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With threat of spring flooding, state officials urge residents to consider flood insurance

information provided by IDNR, IDOI, and IEMA

SPRINGFIELD, Ill. (January 1, 2020) – The Illinois Department of Natural Resources (IDNR), Illinois Department of Insurance (IDOI), Illinois Emergency Management Agency (IEMA) and local emergency management agencies throughout Illinois are encouraging people to ‘Resolve to be Ready’ for emergencies in 2020.

The National Weather Service suggests that abnormally moist ground conditions and unseasonably higher river levels in the upper Midwest could lead to a considerable risk for repeat flooding this spring. With this in mind, state officials are encouraging Illinois residents to consider flood insurance before the next flood occurs.

“Anywhere it rains, it can flood. You do not have to live in a river community to experience the devastating effects of flooding,” said Acting IEMA Director Alicia Tate-Nadeau. “What is important to remember about flood insurance is that this policy takes 30 days to take effect. That is why it is important to purchase and review your plan today in order to protect your family for the future.”

Looking back at 2019, the biggest disaster to impact our state was the devastating river flooding that occurred in more than 33 counties, impacting 2.1 million residents. While the Federal Emergency Management Agency (FEMA) denied the State’s request for Individual Assistance to help residents get back on their feet following this historic disaster, the National Flood Insurance Program (NFIP) has provided more than $19.7 million to Illinois homeowners who submitted flood insurance claims.

“The Illinois Department of Natural Resources administers the NFIP in Illinois, working with river communities to keep new development out of flood risk areas, protect existing development from flooding and encourage residents and business to insure property,” said IDNR Director Colleen Callahan. “The program not only protect homes and businesses in the event of a flood, but also helps mitigate perennially flooded areas, reducing the risk of flooding in the future. It really is a win-win for both the community and policy holders.”

Managed by the Federal Emergency Management Agency (FEMA), the NFIP enables homeowners, business owners and renters in communities that participate in the program and adopt local floodplain regulations to purchase federally backed flood insurance. Although nearly 90 percent of communities in Illinois participate in the NFIP, a few communities in Illinois have not adopted local floodplain regulations and have not enrolled in NFIP. In these communities, private flood insurance is available through licensed insurance agents. The agent who writes your homeowners or property insurance should be able to assist you in determining your eligibility and coverage options.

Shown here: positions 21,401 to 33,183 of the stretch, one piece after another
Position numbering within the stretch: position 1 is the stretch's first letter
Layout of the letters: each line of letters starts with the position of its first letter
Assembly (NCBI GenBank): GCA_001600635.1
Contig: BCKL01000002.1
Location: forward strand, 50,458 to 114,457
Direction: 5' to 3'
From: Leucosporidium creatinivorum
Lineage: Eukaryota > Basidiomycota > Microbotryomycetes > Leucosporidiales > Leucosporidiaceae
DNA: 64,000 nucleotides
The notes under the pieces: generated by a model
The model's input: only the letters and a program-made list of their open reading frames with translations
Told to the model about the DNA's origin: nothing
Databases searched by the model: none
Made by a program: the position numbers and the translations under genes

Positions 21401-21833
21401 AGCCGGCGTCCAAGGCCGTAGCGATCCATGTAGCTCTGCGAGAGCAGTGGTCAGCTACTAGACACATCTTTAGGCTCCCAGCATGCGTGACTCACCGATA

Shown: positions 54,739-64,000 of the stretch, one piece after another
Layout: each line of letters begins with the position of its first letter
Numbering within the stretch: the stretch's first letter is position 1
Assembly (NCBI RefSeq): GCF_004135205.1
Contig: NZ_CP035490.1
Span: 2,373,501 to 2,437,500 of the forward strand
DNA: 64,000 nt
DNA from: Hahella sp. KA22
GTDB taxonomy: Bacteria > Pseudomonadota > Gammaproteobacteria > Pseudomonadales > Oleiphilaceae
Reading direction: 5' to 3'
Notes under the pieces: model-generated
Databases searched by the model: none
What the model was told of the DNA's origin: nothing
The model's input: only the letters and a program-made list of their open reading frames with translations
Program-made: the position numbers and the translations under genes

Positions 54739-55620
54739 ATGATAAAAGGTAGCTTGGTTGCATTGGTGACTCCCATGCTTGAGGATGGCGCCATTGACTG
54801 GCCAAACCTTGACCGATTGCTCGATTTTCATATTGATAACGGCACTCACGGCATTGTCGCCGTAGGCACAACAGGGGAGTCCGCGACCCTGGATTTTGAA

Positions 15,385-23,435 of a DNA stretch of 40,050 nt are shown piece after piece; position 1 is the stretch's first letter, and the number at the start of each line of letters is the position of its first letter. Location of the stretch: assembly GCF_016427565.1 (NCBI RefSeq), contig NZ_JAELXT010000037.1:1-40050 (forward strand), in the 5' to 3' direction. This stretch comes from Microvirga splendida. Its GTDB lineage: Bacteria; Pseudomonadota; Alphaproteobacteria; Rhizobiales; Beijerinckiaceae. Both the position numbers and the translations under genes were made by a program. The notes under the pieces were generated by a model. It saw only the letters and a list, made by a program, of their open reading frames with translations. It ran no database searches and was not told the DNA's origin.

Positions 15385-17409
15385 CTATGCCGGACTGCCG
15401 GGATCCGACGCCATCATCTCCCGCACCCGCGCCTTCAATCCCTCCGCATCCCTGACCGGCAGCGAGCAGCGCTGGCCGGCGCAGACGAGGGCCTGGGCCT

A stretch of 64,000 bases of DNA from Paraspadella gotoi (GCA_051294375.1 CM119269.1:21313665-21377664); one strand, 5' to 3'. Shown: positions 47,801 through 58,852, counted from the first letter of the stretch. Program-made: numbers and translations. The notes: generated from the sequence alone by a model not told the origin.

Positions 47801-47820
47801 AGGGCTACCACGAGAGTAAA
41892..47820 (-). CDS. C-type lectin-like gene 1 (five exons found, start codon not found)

“Flooding is the most frequent and costly disaster in the U.S. with average flood insurance claim payments that can surpass $100,000 depending on the disaster. So, private flood insurance can help fill the gap for those without NFIP coverage and offer higher amounts of coverage,” said IDOI Director Robert Muriel. “However, we recommend that consumers first check their eligibility for NFIP coverage because even if you do not live in a floodplain, you may still be able to purchase a preferred risk policy through NFIP. IDOI insurance analysts are available to answer consumers’ questions and give tips on purchasing private flood insurance.”

Flood Insurance Rate Maps (FIRMs) can help you determine whether your property is located in a high-risk or a moderate- to low-risk area. These maps can be found online at http://msc.fema.gov.

Additional questions can be directed to a FEMA mapping specialist toll free at 1-877-336-2627.

To find out if your community is enrolled in NFIP, visit https://www.fema.gov/cis/IL.html.

For additional information about flood insurance, visit https://www.insureuonline.org/insureu_special_flood.htm.

The Lansing Journal
The Lansing Journalhttps://thelansingjournal.com
The Lansing Journal publishes news releases from state, county, and local officials who provide information that impacts local community life. The particular contributor of each post is indicated in the byline.